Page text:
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    I would strongly disagree - automation has improved not only consistency in the food and feed industries, but also overall employee safety and ergonomic concerns.

    Just because a rollstand is automated does not mean that an operator cannot interface with it and control adjustments. Remember, the automated device only does what a human tells it to do. It is up to the production managers to adequately train their operators on key performance indicators and insist on their operators to still conduct their periodic quality checks and be involved with the process. Given the amount of automation in our mills, they should have plenty of time for this, as well as other value-added activities instead of repetetive, mundane functions that the automation takes care of.

    Just like other advancements in this world, automation is what you make of it!

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    ir Hans van Wijk

    I absolutly disagree with you.
    Automation is a tool for operators to have more and better control in their processes.
    To get better efficiency and better and constant quality.
    Come and have a talk with one of our (Actemium) customers.
    They can explain why they have such highly aotomated plants.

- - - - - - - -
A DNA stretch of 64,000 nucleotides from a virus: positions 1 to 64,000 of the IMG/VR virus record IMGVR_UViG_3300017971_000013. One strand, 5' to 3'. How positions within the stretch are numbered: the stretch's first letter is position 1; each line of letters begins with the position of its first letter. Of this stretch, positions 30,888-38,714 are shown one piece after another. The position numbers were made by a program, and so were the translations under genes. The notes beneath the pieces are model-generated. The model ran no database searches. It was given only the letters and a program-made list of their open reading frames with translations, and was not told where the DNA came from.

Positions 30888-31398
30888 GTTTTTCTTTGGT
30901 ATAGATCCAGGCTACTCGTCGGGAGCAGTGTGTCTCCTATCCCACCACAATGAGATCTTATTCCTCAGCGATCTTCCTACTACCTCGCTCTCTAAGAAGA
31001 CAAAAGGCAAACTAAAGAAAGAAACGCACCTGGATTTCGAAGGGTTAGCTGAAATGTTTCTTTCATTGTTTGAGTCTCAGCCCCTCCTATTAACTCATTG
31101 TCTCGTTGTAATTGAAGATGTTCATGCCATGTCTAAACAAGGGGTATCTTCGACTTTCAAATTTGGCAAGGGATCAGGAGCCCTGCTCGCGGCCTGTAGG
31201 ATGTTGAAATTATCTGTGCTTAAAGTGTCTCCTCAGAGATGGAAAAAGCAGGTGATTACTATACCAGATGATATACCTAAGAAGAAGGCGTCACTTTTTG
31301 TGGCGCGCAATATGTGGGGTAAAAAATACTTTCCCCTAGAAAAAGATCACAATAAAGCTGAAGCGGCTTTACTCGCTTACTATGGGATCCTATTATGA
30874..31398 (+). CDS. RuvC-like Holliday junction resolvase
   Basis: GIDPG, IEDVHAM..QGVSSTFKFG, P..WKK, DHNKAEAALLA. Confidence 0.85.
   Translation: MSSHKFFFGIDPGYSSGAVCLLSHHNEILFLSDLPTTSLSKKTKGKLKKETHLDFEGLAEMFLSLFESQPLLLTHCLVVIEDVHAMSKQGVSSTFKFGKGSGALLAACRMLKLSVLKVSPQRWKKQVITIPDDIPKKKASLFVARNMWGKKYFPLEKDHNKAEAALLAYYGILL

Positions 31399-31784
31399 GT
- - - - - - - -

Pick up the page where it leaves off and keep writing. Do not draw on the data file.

But maybe you just met some poorly trained aoperators !

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    Harrij Schmeitz

    Jared, I can't agree with you. See me BLG about Feeddesign. It's not about automate to reduce people but about let the people do the good things.

    Harrij Shmeitz
    Imtech Food & Feed Competence Center

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    Ali Ahmed

    Actually automation substatially increased the production efficiency (15-20%) and also increased the skill levels of operators alongwith their so called manually handling skills of machines. A process is always running in the mind of a "good" operator even he is not doing very much with the machins directly. Only those operators can handle and understand automation system very well who has been and are involved with direct operations of the mills.

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    Jay Teisberg


    automation in and of itself is suboptimal if not flat out negative to progress. But by combining automation with solid best in class processes driven by talented, competent and well trained people you will certainly deliver more value than any one of the components (people, process & technology) operating in a vaccuum alone.

    In fact, if the improvement is well balanced, it enables people to spend more time re-evaluating processes thus continually building value into the future.

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    I can agree that automation has been a great benefit to the organisation, but it hasn't reduced man-power as initially claimed. However, productivity has been improved and consistently and operators can be more flexible and multi-skilled/task.

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    i think automation will help a lot of thing's. Operator will not be change by this automation, automation and operator's will walk together.

    @Jared : can i have your private email?